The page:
Borrowed thoughts on 9/11

Ezra Klein had a terrific post today on 9/11.  Its brief and spot-on, so I'm just going to borrow it in its entirety:

You know, I felt a bit conflicted about writing this post. What you
want to do is remember an awful crime. What you end up doing is
invoking a Republican talking point. As Gary Kamiya wrote,
“President Bush used the attacks to justify his 2003 invasion of Iraq.
And he has been using 9/11 ever since to scare Americans into
supporting his 'war on terror.' He has incessantly linked the words
'al-Qaida' and 'Iraq,' a Pavlovian device to make us whimper with fear
at the mere idea of withdrawing. In a recent speech about Iraq, he
mentioned al-Qaida 95 times. No matter that jihadists in Iraq are not
the same group that attacked the U.S., or that their numbers and
effectiveness have been greatly exaggerated. It's no surprise that Gen.
David Petraeus' 'anxiously awaited' evaluation of the war is to be
given on the 10th and 11th of September.”

9/11 has been robbed of its significance. It no longer lights
up the neurons recalling an American tragedy, but those that understand
political strategy. I hate them for that. So this isn't a 9/11
remembrance. We've never been allowed to forget 9/11. Not for an
instant. What we have been allowed to forget is 2,974 individuals who
perished in that attack,who didn't die because they wanted to invade
Iraq, or because they thought Republicans were insufficiently
competitive in elections, but because they were murdered. Remember


First, I should mention, that ever since reading “Opus” on Sunday, I can't read the name Petraeus without singing it to myself to the tune of “Maria” in West Side Story (Petraeus, I've just seen a boy named Petaeus…).  With that out of the way, I'll mention that it is amazing to see as a man who was once highly respected by those all across the political spectrum has completely lost his credibility by becoming a hand puppet for the administration.  Anybody who has been actually paying attention to the news for the past weeks know that the evidence is quite convincing that although the surge has led to some tactical military successes (as all the additional troops damn well should) it has done little if anything to change the overall dismal strategic picture in Iraq.  You might as well have had Bush giving the “Petraeus report” yesterday, though, so closely did Petraeus hew to the White House line.  And just in case there was any doubt as to whether Petraeus has any independent credibility, he went on to a special exclusive interview with Fox news, which Glenn Greenwald nicely describes:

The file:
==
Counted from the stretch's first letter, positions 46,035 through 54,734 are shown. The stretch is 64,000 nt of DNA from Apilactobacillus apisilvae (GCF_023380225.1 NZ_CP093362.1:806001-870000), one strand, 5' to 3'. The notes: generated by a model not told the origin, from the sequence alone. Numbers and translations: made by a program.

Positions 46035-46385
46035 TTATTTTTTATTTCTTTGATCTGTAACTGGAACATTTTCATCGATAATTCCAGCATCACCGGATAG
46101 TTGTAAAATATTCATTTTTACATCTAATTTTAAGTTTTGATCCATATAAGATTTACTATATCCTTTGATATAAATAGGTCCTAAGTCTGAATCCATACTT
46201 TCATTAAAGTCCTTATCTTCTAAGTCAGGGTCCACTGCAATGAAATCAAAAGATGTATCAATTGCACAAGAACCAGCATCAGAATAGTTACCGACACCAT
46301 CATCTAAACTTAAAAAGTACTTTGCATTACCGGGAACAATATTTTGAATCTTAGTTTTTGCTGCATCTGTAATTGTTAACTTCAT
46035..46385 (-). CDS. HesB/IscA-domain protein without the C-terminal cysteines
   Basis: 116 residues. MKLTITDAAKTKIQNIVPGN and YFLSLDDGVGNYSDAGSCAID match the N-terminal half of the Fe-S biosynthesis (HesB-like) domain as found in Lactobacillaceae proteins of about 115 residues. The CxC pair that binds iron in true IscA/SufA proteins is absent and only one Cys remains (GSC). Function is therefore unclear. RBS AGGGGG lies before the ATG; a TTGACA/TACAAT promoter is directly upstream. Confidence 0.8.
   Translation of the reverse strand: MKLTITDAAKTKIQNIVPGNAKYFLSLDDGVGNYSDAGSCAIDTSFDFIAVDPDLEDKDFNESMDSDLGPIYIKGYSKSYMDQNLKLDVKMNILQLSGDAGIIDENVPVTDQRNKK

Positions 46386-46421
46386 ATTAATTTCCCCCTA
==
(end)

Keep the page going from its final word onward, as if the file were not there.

The whole production was such transparent propaganda that one doubts
that Pravda would have been shameless enough to present it. Even the
title of the program was creepy. Fox did not even bother to call it an
“interview,” but rather hailed it as a “Briefing for America.”

 The model for the entire hour was not a journalist asking questions of
government leaders, but instead, a direct examination at a trial, where
a friendly lawyer gently leads his own witness to present claims in the
most persuasive manner possible, with the lawyer interrupting only to
clarify the witness' statements and to provide helpful suggestions as
to how the witness can make his case even more effectively.

Amazingly, the first ten minutes or so of the program consisted of
Petraeus unilaterally presenting his case, uninterrupted, as to all the
ways in which we have made Great Progress in Iraq since the Surge
began. Fox News set up a huge flat screen television next to Petraeus,
and already plugged into that screen were all of the U.S. military's
own charts and graphs designed to visually depict Iraq as becoming
better and safer since the Surge began.

a professor lecturing his class, Petraeus held a pointer, and had notes
in front of him indicating the sequence of the screens. When he was
done explaining one happy Good News screen, the next one popped up, and
he proceeded that way — with no challenge whatsoever — to present his
“Briefing for America.” Hume sat by quietly and reverently, opening his
mouth only to add information to make Petraeus' point clearer. The
“interview” was engineered and scripted by the U.S. military, with Hume
playing the role of Master of Ceremonies.

Josh Marshall provides a link to one of the more egregious segments of the “interview.”

And finally, I want to mention how pathetic it is to see all these headlines about how Petraeus has agreed to begin withdrawing at least some troops next Spring when every inteligent person knows that he has no choice in the matter– it is a simple logistical neccessity.

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